Insight 4 focuses on the role of the Family Council and its principal function of promoting communication within the family and providing a safe harbor for conflict resolution. Most importantly, it is a sounding board for family members to share their personal objectives, concerns and ideas. It should also support the education of the next generation in areas such as family dynamics, ownership, financial stewardship and philanthropy.
Insight 5 continues to build on best practices for encouraging open communication and trust in the family. Trust is built on two key qualities — character and competence. Character implies acting with integrity and determination. Competence includes being accountable and able to achieve results.
Insight 6 discusses how to counteract “affluenza” and feelings of entitlement that may arise as the family business success starts to trickle down into the lifestyle and experiences of the next generation. It is not uncommon for the comfort and financial status of family members created by the hard work and sacrifices made by the founders to be taken for granted.
Insight 7, 8 and 9. These are inter-related. Insight 7 examines the intricacies of managing intergenerational change and inspiring trans-generational entrepreneurship. Entrepreneurial founders understand that starting and sustaining a business is not for the faint of heart.
This discussion continues with Insight 8, which looks at the challenges of ensuring business continuity regardless of unexpected events. The goal of a Business Continuity Plan is to ensure the business continues if something were to happen prematurely to the current leadership or if the business was in the process of being transitioned over an extended period, perhaps years into the future.
With Insight 9, we consider one of the more agonizing experiences with which many founders struggle — dealing with conflicts that can arise where one or more family members feel they are being disadvantaged, mistreated, left out of the process or denied the economic benefit that might accrue to others as a result of the succession plan. Unfortunately,the potential for backlash from some family members causes too many founders to delay their transition plan or avoid the process altogether.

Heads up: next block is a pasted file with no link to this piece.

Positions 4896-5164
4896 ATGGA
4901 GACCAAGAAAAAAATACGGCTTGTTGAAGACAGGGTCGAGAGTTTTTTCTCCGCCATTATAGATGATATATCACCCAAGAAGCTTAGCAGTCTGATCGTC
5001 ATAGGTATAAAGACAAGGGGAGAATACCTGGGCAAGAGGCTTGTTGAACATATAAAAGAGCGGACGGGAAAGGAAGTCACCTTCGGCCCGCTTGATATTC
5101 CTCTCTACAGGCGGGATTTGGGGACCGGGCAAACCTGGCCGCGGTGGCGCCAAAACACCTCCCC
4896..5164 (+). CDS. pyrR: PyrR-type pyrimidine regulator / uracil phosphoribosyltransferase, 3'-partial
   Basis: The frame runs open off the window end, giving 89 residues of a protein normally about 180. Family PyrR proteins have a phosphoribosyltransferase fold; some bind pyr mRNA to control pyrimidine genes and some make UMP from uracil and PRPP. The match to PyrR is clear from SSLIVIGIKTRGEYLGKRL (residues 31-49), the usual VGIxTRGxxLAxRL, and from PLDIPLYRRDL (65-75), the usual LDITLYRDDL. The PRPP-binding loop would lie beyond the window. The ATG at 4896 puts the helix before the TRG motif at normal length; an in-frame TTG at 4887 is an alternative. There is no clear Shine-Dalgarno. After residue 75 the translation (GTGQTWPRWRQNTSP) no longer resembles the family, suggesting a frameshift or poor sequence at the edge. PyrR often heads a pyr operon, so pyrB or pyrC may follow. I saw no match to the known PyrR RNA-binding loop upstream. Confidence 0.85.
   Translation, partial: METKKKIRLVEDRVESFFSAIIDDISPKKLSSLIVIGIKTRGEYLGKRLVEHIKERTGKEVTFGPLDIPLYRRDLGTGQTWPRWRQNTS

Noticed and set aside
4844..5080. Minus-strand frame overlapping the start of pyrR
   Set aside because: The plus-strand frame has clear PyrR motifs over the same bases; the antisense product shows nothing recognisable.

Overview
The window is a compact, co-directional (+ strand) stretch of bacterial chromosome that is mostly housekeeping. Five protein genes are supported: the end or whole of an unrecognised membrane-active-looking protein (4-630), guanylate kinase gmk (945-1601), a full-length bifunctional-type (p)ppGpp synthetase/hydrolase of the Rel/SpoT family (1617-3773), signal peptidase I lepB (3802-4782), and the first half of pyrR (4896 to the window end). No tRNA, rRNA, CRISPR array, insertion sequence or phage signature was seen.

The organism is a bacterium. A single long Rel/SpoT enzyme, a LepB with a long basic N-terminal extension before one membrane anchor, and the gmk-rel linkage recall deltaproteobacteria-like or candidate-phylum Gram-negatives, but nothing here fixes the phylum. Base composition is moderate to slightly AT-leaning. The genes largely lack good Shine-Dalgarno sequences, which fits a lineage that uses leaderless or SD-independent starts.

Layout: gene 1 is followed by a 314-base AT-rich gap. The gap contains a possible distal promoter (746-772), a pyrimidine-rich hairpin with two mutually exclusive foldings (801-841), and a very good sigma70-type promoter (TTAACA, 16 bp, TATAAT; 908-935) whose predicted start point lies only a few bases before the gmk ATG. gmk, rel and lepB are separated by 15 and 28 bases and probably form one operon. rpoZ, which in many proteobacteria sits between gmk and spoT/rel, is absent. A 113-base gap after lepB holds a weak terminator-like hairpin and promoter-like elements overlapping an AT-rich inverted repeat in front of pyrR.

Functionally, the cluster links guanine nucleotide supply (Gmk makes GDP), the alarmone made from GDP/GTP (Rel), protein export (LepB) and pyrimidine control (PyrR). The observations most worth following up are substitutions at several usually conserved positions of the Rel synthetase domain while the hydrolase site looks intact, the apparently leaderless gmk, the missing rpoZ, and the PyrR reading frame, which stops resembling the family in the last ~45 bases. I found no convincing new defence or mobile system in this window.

Insight 10 introduces the benefits of establishing a Family Advisory Board to help bridge the business transition. A Family Advisory Board can help with the transition of control from two points of view. First. it can provide unbiased advice to future leaders of the business to help them build confidence in their leadership capabilities. Secondly, because Family Advisory Boards are informal in nature and therefore non-binding, the advice and guidance they provide is not a perceived threat to the control of the founder.
Insight 11 explores the establishment of an Ownership Council, with its primary purpose being to provide the current owners with a dedicated communication forum in which to express their views on ownership matters, including shareholder agreements and dividend policies.
Some experts believe that one of the reasons for such a high transition failure rate in family businesses is because many founders believe that gifting the business to heirs is the only way to secure their legacy. Others contend that selling the business to the next generation will create a greater perceived value to the recipients and avoid the “equal isn’t always fair” argument. To 5 help you work through the decision, Insight 12 weighs the pros and cons of both approaches in this critical, final step of the transition process
We end the story with a discussion on whether the creation of a Family Office or use of Multi-Family Office structure makes sense. These structures would typically be considered after a large liquidity event, such as the sale of the business or because the success of the business has reached such a level of complexity level that it is no longer practical to deal with both the wealth and the expenses of the family through the operating business.
The story describes a journey of discovery, reflection and decision-making. Join Dave, Jim, Winville, Alan and Julie in using the experiences of real-life to guide you in determining what needs to be done to ensure the legacy of the family business you have worked so hard and long to achieve.
1 The Economic Impact of Family-Owned Enterprises in Canada , September 2019 Conference Board of Canada
2 Family Business NextGen Survey 2016 Deloitte
3 Family Firm Institute